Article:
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Abstract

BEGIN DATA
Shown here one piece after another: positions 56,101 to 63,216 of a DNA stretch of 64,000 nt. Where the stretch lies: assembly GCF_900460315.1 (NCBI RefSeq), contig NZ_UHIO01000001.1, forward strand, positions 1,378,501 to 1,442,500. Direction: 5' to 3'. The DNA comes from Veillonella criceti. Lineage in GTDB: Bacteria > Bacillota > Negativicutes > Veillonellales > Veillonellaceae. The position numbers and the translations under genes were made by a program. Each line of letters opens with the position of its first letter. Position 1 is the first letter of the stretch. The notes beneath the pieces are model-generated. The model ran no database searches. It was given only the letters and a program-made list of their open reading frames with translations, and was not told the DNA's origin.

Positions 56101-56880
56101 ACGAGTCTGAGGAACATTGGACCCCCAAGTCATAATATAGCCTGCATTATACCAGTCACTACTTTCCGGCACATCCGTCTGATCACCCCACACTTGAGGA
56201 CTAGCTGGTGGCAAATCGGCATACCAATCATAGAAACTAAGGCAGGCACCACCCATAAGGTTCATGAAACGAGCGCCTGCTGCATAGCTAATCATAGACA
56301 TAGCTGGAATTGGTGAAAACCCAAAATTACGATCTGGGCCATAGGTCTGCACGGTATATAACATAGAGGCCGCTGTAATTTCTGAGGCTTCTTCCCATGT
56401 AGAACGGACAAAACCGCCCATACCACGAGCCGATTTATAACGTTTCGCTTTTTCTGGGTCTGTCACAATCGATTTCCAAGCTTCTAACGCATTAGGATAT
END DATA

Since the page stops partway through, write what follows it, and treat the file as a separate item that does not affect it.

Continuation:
The dispersion of racial incomes in South Africa has been declining since the mid 1970s. This has been accompanied by rising within-group inequality, especially amongst blacks, driven by growing unemployment. Consequently, there has been little improvement in aggregate indicators of inequality. In this study, it is argued that labour market changes resulting from the breakdown of apartheid in the workplace dominated shifts in the distribution of income during the 1970s and 1980s. Subsequently, the effects of liberalization have been more influential. Since the political transition in 1994, South Africa s government has sought to address the legacy of extreme racial income disparities within the framework of a broadly conservative macroeconomic strategy designed to stimulate private investment. However, economic growth has, to date, been insufficient to reverse declining formal-sector employment. Slow reform is likely to be more sustainable, but this means that inequality will probably remain a defining feature of South Africa for many years.

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